Responses in rumen microbiomes of Bos taurus and Bos indicus steers fed rice straw and supplemented protein

Wednesday, July 23, 2014: 12:00 PM
2103B (Kansas City Convention Center)
Elizabeth A Latham , Texas A&M University, College Station, TX
Joshua C McCann , University of Illinois, Urbana, IL
K Weldon , Texas A&M University, College Station, TX
Tryon A. Wickersham , Texas A&M University, College Station, TX
Josie Coverdale , Texas A&M University, College Station, TX
William E. Pinchak , Texas A&M AgriLife Research, Vernon, TX
Abstract Text: Responses in rumen microbiomes of Bos taurus and Bos indicussteers fed rice straw and supplemented protein

Keywords: cattle, microbiome, supplementation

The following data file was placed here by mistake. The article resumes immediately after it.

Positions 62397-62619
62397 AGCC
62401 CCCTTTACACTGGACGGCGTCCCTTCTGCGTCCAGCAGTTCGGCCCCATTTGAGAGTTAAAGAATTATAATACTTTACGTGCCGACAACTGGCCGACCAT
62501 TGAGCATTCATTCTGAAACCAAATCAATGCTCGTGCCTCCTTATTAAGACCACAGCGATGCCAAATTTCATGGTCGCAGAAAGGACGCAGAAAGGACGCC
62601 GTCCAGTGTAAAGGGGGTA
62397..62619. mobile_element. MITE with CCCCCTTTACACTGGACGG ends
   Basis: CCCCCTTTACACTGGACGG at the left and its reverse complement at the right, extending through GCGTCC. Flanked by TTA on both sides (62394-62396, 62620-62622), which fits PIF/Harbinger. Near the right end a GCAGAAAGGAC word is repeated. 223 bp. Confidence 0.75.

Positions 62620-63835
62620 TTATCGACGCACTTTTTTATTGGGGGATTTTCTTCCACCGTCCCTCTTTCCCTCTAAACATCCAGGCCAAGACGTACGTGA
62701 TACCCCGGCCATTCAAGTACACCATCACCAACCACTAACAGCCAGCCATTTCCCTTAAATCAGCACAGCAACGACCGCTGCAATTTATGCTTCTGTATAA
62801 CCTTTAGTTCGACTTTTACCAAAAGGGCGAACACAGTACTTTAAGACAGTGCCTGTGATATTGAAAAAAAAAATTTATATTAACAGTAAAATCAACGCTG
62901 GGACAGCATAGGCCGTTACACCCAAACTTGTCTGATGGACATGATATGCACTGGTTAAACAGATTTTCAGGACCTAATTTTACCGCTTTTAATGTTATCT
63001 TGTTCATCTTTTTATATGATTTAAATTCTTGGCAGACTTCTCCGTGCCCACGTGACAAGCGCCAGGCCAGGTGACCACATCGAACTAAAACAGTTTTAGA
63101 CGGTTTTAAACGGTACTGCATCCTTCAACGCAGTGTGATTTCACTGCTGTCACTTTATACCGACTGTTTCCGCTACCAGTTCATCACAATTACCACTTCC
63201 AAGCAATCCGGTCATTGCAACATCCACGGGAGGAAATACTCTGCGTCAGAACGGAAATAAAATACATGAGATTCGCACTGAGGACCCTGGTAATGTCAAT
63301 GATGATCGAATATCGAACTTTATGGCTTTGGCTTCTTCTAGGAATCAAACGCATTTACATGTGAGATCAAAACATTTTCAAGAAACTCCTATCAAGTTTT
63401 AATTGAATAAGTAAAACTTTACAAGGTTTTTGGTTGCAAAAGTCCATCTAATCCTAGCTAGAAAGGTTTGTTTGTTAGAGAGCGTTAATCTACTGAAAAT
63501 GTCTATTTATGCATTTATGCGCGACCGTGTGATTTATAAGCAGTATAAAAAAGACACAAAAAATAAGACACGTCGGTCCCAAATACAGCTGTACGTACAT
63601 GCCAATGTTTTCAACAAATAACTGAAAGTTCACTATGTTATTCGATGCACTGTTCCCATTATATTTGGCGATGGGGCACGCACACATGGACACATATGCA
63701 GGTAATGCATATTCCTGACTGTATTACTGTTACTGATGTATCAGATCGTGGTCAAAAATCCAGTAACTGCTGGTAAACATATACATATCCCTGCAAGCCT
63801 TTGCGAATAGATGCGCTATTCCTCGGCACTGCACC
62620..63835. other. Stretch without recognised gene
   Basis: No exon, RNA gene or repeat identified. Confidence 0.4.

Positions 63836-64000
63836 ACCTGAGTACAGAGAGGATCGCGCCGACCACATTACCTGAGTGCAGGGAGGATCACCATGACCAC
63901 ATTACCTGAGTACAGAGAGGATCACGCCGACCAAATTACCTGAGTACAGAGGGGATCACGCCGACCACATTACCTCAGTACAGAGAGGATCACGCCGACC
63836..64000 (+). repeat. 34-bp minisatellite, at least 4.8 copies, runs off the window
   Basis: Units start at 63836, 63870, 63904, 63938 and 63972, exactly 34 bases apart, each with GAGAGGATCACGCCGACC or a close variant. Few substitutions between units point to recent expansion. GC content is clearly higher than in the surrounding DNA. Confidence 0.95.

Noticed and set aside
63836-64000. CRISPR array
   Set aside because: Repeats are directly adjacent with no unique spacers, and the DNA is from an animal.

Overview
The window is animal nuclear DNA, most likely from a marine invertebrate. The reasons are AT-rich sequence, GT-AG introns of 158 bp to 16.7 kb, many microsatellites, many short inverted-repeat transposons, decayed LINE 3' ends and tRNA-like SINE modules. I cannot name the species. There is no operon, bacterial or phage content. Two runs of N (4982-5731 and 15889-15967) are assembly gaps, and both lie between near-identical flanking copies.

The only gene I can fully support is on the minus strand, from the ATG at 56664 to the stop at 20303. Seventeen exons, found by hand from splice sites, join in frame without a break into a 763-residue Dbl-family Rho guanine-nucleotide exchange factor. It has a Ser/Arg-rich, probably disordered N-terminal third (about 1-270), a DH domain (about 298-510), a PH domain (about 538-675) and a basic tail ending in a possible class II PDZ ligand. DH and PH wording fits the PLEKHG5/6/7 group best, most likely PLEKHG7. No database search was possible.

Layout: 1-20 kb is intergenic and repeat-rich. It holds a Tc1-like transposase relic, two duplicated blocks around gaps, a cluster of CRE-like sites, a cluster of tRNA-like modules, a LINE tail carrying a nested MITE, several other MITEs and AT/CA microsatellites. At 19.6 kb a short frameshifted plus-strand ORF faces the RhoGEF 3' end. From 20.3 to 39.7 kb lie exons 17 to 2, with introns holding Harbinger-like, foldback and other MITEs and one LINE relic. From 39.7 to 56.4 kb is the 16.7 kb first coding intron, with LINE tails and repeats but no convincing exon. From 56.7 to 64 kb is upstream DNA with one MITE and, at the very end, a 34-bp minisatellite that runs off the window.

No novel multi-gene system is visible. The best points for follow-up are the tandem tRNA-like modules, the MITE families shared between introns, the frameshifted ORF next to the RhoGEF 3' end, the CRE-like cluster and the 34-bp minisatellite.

Bos indicus typically perform better than Bos taurus when consuming a low-quality diet; however, the response to supplementation is generally greater in Bos taurus. The underlying mechanisms supporting these responses have not been elucidated.  Characterization of differences in rumen bacterial populations and their role in the two subspecies may provide insight.  Five cannulated Angus and Brahman steers were used in concurrent 5 × 5 Latin squares with repeated measures.  Animals were offered ad libitum access to rice straw (4.7% CP). Treatments consisted of an unsupplemented control and 2 levels (50 and 120 mg N/kg BW) of isonitrogenous supplements (30% CP), either high (H; 74%) or low (L, 26%) in UIP.  Rumen sample were collected at 0 and 4h post-feeding, separated into liquid and solid fractions and frozen immediately in liquid N.  Rumen bacterial taxa were sequenced utilizing a Roche 454 platform based on the 16s rRNA gene.  At 97% sequence similarity, 97,826 OTUs were identified, which included 21 phyla, 108 families, and 255 genera. Each taxa was analyzed using PROC Mixed with period and animal as random effects. The top 7 phyla accounted for >98% of observed abundance.  Six phyla differed as a function of fraction, time, and fraction × time interaction (P < 0.05). Bacteroidetes (65%) and Firmiucutes (28%) were dominant phyla, both tended to differ as a function of subspecies × treatment and treatment (P < 0.06).  The top 14 families accounted for >93% observed abundance.  Unlike phyla, families were influenced more by subspecies and treatments than fraction (P < 0.05).  Prevotellaceae (>42%), Ruminococcaceae (>13%), Sphingobacteriaceae (>8%) and Lachnospiraceae (>7%) were the dominant families.  Genus abundance also varied as a complex function of subspecies, time and various associated interactions with treatment and fraction (P < 0.05).  Twenty genera were present at >0.8% average abundance and accounted for over 85% of total observed abundance.  Dominant genera were Prevotella (29.5%), unknown Prevotellaceae (11%), unknown Ruminococcaceae (8.5%) and unknown Sphingobacteriaceae (7%).   Overall bacterial community diversity was greater than expected because rice hay is recalcitrant to bacterial digestion.  Similarly, consistent differences in family and genus taxa between B. indicus and B. taurus suggest important roles the symbiotic rumen microbiome may have in the capacity of B. indicus to utilize low-quality forage over a range of supplement types and levels.